Allen says Bryant Coleman “pretended to be a number of attractive women interested in” him. In documents filed Tuesday, Allen acknowledges he communicated with who he thought were those women and that he eventually entered into an agreement with Coleman to not disclose details of those conversations.

Allen says that agreement was violated.

It was not clear if Coleman has an attorney, and a working phone number for him could not be found. Coleman told the court in a filing Monday that Allen is stalking him; in Allen’s request for an injunction, he says “the reverse is true.”

Klay Thompson interviewed about scaffolding on local news (video)

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Man-on-the-street interviews are a staple of local news.

They just don’t usually include Warriors star Klay Thompson.

But here’s Thompson – in town for Golden State’s win over the Brooklyn Nets on Sunday – talking on Fox 5 New York about walking under scaffolding in the wake of a couple recent scaffolding collapses:

Thompson is the only NBA star who could do this interview so earnestly.

Joel Embiid blocks and stares down Donovan Mitchell, who then pushes flopping 76ers center (video)

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Joel Embiid (when healthy) is running wild over the NBA.

Last night was no different, with Embiid (15 points, 11 rebounds, three assists, two blocks +16) excelling in the 76ers’ 107-86 win over the Jazz. And he let Utah rookie Donovan Mitchell know about it.

After blocking Mitchell in the fourth quarter, Embiid stared down a fallen Mitchell. Mitchell got up and pushed Embiid – listed at nine inches and 35 pounds heavier – to the floor.

Embiid, via NBC Sports Philadelphia:

I flopped, and he got a technical for it. So, that was basically how it happened. But it’s all fun. After the game, we shook hands. It’s just about having fun.

Embiid is having fun. That’s for sure.

LeBron James, Tyronn Lue say LeBron’s minutes no big deal

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LeBron James was on the court a very reasonable 27:16 Monday night, only because the Cavaliers had thrashed the upstart Pistons so badly he didn’t need to play the fourth quarter (116-88 final in that one).

However, on the season LeBron is averaging 37.9 minutes per game, the most in the NBA. He has played 644 total minutes, also tops in the NBA. All this in his 15th year in the league, about to turn 33, with more regular season games played in his career than Michael Jordan. Even Draymond Green has wondered about LeBron’s workload. LeBron himself didn’t disagree, saying the goal is to get the minutes down.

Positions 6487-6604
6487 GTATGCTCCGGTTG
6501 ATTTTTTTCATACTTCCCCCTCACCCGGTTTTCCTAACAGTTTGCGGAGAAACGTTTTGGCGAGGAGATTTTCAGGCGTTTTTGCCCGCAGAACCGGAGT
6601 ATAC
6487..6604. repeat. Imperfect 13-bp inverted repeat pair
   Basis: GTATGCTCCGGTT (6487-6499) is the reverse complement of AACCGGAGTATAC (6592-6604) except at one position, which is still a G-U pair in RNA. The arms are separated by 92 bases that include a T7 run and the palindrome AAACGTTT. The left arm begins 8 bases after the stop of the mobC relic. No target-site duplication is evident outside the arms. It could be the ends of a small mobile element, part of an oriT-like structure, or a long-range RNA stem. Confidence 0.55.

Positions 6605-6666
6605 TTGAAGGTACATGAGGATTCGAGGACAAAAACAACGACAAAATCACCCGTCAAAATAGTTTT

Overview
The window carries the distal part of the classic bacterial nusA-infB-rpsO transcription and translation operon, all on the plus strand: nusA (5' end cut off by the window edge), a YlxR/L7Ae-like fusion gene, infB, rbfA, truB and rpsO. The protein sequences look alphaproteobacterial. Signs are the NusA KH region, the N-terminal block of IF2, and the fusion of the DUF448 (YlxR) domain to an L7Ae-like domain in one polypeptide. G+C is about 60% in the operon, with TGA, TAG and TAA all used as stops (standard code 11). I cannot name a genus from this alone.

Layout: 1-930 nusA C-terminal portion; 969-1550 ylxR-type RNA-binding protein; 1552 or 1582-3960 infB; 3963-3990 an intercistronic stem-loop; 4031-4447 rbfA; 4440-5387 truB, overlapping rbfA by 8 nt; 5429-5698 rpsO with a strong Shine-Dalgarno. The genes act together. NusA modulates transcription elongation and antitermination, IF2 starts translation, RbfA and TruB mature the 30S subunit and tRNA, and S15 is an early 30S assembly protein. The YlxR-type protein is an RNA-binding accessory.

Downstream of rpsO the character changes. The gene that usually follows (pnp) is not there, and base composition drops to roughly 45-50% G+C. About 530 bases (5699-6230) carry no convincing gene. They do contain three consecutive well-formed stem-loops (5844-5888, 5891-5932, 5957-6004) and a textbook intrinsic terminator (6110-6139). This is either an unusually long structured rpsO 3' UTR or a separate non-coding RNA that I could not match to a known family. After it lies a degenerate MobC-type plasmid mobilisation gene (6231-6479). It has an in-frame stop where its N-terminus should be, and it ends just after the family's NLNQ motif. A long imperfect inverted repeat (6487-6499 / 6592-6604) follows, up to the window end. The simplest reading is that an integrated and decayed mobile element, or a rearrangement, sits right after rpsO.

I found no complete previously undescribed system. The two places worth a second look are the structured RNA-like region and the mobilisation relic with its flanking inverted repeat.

However, as this has become a thing, the Cavaliers are playing it down. Here is Cleveland coach Tyronn Lue after the Detroit win, via Dave McMenamin of ESPN.

“I hear about that all the time,” a somewhat perturbed Lue said. “I played with Michael Jordan when he was 39, he played 37 minutes a night. Karl Malone was 37, played 38 minutes a night, Kareem Abdul-Jabbar, Magic Johnson, Kobe [Bryant]. Everybody’s built different. If you’re one of the greats, sometimes you’ve got to play, sometimes you get rest like tonight.”

The way Kobe’s body broke down on him at the end of his career, is he the guy you want as an example here?

LeBron was not that worried about his minutes after the Detroit win, either.

“You make so much a big thing about my minutes,” James said. “It’s not a huge issue. But at the end of the day, when we can get a win like this, everybody benefits from it. Not just me. Everybody.”

The concern isn’t just the heavy minutes, but the workload — with Isaiah Thomas still out, and right now Derrick Rose and Iman Shumpert as well, basically all the playmaking duties on the team fall on LeBron. He has to carry the Cavs.

With most players, you would say this will distinctly wear on them and could be an issue down the line. With LeBron, normal human rules do not apply. He’s playing at MVP consideration level again early — 28.3 points, 8.5 assists, and 7.4 rebounds a game while shooting 58.2 percent from the floor — and nothing seems to slow him. Maybe eventually the Cavaliers will play well enough consistently there will be more light nights for LeBron, and he can have some games off. For now, however, they need him on the court and performing like a superstar.